Newest Review: ... the lucky family explains its plight or gets back from vacation from Disney - one of our sponsors as it happens. Shots of all the very gen... more
Brash, manipulative tear-jearking but strangely compulsive
Extreme Makeover: Home Edition
Author Name: Adrian Matthews
Extreme Makeover: Home Edition
Advantages: Optimistic feel-good entertainment overwhelms with the sheer size of its ambition
Disadvantages: Real emotion and cynical product placement in the same shot are not good companions
Dewy-eyed designers sit in the bus nodding sympathetically at the tale of woe unfolding during the target family's application video. Staged design team meetings pretend to come up spontaneously with brilliant ideas for rooms full of dinosaurs that four-year-olds may have to live with at least till they take up the college scholarships that will be coming to them rather than any other deserving students who haven't just also won the TV equivalent of the lottery. Sweeping music uses every trick it can lay its hands on to bludgeon you into high emotion when the lucky family explains its plight or gets back from vacation from Disney - one of our sponsors as it happens. Shots of all the very genuine, very big hearted volunteers pan away to dwell lovingly on a box which just happens to say "Daltile" (presumably another of our sponsors). The mix of warmth, crass consumerism, human goodness, corporate self interest, optimism and irritating brashness has never been so potent, so appalling and so appealing at the same time.
I can think of 101 reasons not to watch, from the transparent fakery of so much of the production to Ty's ennervating hyperactivity, Michael Moloney's saccharin mushiness (he's by no means the only culprit, he just comes to mind) and Ed Sanders' accent which has been described as "150% Cockney". But watch it I do. And on cue I tear up. I hate myself for it but I watch. And to be fair, the genuine vounteers are mightily impressive and some of the families are really heroic.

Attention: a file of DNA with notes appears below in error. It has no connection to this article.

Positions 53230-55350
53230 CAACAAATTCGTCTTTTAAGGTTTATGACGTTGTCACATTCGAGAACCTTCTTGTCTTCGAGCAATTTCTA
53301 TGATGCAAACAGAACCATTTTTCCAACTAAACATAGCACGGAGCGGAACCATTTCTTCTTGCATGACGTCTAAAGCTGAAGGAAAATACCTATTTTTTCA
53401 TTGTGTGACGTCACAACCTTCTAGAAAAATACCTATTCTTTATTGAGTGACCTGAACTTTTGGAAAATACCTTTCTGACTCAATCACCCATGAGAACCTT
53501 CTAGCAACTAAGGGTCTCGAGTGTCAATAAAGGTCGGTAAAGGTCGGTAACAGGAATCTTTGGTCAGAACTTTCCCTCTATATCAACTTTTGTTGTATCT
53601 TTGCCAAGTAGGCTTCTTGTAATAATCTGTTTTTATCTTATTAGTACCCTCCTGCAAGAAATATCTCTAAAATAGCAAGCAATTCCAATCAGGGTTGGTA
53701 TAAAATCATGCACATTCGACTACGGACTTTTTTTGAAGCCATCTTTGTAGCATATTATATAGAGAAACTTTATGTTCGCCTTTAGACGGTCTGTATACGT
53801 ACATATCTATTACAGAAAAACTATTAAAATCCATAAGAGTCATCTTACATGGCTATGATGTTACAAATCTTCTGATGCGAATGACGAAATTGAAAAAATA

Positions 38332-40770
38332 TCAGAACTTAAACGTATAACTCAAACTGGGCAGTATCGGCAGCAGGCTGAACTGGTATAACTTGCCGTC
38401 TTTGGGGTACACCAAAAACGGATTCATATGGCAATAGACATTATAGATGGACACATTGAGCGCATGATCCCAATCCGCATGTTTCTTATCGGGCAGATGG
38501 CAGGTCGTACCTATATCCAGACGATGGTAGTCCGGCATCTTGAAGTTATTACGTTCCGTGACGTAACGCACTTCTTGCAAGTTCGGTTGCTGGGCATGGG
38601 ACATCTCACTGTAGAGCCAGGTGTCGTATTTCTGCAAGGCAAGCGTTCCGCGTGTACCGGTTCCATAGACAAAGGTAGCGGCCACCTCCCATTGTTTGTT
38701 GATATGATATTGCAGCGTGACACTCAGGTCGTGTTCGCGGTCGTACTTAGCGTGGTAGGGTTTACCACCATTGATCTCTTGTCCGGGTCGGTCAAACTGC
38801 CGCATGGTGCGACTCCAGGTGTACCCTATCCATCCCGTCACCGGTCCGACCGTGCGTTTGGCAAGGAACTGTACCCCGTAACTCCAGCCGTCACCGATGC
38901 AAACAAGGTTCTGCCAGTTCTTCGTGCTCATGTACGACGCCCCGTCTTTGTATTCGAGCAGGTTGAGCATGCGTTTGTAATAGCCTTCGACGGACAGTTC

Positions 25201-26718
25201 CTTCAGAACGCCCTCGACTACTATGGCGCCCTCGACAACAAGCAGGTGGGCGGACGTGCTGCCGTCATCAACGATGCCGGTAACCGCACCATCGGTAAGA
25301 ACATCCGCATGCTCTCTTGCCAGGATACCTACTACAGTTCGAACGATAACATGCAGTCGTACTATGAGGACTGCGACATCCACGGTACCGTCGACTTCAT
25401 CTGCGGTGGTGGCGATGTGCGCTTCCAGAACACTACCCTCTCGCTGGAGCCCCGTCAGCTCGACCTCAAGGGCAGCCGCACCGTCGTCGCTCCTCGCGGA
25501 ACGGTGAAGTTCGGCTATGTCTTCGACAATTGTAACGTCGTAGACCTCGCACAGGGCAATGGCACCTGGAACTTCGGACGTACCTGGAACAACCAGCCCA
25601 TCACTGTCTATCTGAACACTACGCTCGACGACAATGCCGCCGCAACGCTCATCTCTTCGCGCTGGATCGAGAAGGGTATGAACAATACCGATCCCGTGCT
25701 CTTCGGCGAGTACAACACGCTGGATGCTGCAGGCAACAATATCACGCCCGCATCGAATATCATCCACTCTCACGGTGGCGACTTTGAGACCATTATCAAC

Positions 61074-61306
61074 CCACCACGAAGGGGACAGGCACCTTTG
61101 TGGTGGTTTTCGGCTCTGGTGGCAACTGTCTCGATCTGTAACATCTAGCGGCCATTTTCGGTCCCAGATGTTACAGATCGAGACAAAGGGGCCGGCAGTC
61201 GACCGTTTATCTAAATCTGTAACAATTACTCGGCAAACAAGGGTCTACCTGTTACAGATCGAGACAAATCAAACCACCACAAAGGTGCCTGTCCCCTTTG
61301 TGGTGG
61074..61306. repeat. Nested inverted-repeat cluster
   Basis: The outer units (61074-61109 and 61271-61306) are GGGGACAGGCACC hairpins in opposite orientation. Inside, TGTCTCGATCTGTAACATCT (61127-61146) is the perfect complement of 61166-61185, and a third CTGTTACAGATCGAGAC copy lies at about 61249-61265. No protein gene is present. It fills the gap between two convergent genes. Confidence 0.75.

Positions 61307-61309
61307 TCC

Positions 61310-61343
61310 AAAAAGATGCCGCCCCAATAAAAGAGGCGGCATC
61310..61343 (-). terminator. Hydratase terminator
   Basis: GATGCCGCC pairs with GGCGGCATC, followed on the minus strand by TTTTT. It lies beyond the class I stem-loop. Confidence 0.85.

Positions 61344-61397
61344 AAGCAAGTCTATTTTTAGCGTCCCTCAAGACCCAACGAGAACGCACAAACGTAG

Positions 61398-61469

And of course it is not philanthropy. It is entertainment. When even the active participation of the First Lady (without a single political reason for taking part of course) could not keep the viewing figures high enough, ABC pulled the show without a second thought despite an in-tray heaving with applications from families just as desperate as the ones undoubtedly helped.
Yes there were a few frauds or scoundrels among the "deserving", not all of the houses it seems lived up to their promise, not all of the lives were truly better after the circus left town, but overall it must rank as one of the better "reality" shows. It was certainly the biggest.
When it works it works well, and when it works really well, I wonder at how a society can be so bad at arranging itself that so many people through no fault of their own can left so horribly far behind. And I wonder what fate awaits the tens of thousands of applicants who were not quite such good TV material.
Summary: Tries too hard to be liked, cynical product placement, but the genuine altruism wins out in the end.